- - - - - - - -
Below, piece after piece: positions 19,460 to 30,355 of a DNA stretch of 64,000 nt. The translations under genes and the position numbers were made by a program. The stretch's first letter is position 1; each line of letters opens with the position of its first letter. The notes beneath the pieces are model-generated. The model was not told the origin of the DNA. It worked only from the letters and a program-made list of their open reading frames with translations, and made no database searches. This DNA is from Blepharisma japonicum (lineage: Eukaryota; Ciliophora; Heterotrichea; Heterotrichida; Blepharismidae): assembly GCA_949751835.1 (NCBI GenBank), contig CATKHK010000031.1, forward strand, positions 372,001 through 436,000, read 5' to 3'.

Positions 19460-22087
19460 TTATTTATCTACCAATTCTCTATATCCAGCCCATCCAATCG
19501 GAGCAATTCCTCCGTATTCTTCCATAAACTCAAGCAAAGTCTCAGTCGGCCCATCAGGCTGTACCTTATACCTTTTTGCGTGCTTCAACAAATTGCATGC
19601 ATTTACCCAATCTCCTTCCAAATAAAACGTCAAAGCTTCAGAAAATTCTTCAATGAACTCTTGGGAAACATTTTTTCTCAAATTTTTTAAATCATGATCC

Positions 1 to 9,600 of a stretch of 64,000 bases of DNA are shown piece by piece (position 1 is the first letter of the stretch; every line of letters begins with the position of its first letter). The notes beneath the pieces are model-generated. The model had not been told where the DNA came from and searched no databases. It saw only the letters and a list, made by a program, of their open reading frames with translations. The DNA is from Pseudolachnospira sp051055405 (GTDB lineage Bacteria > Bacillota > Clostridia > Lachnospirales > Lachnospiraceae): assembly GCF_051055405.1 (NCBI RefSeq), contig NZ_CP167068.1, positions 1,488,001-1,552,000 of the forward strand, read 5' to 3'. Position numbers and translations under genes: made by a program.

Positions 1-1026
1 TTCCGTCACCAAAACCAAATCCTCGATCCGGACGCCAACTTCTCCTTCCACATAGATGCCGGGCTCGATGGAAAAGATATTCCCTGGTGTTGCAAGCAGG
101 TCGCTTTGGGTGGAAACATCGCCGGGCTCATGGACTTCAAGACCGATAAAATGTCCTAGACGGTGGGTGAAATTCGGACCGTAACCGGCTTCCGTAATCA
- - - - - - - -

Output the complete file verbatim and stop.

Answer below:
Below, piece after piece: positions 19,460 to 30,355 of a DNA stretch of 64,000 nt. The translations under genes and the position numbers were made by a program. The stretch's first letter is position 1; each line of letters opens with the position of its first letter. The notes beneath the pieces are model-generated. The model was not told the origin of the DNA. It worked only from the letters and a program-made list of their open reading frames with translations, and made no database searches. This DNA is from Blepharisma japonicum (lineage: Eukaryota; Ciliophora; Heterotrichea; Heterotrichida; Blepharismidae): assembly GCA_949751835.1 (NCBI GenBank), contig CATKHK010000031.1, forward strand, positions 372,001 through 436,000, read 5' to 3'.

Positions 19460-22087
19460 TTATTTATCTACCAATTCTCTATATCCAGCCCATCCAATCG
19501 GAGCAATTCCTCCGTATTCTTCCATAAACTCAAGCAAAGTCTCAGTCGGCCCATCAGGCTGTACCTTATACCTTTTTGCGTGCTTCAACAAATTGCATGC
19601 ATTTACCCAATCTCCTTCCAAATAAAACGTCAAAGCTTCAGAAAATTCTTCAATGAACTCTTGGGAAACATTTTTTCTCAAATTTTTTAAATCATGATCC

Positions 1 to 9,600 of a stretch of 64,000 bases of DNA are shown piece by piece (position 1 is the first letter of the stretch; every line of letters begins with the position of its first letter). The notes beneath the pieces are model-generated. The model had not been told where the DNA came from and searched no databases. It saw only the letters and a list, made by a program, of their open reading frames with translations. The DNA is from Pseudolachnospira sp051055405 (GTDB lineage Bacteria > Bacillota > Clostridia > Lachnospirales > Lachnospiraceae): assembly GCF_051055405.1 (NCBI RefSeq), contig NZ_CP167068.1, positions 1,488,001-1,552,000 of the forward strand, read 5' to 3'. Position numbers and translations under genes: made by a program.

Positions 1-1026
1 TTCCGTCACCAAAACCAAATCCTCGATCCGGACGCCAACTTCTCCTTCCACATAGATGCCGGGCTCGATGGAAAAGATATTCCCTGGTGTTGCAAGCAGG
101 TCGCTTTGGGTGGAAACATCGCCGGGCTCATGGACTTCAAGACCGATAAAATGTCCTAGACGGTGGGTGAAATTCGGACCGTAACCGGCTTCCGTAATCA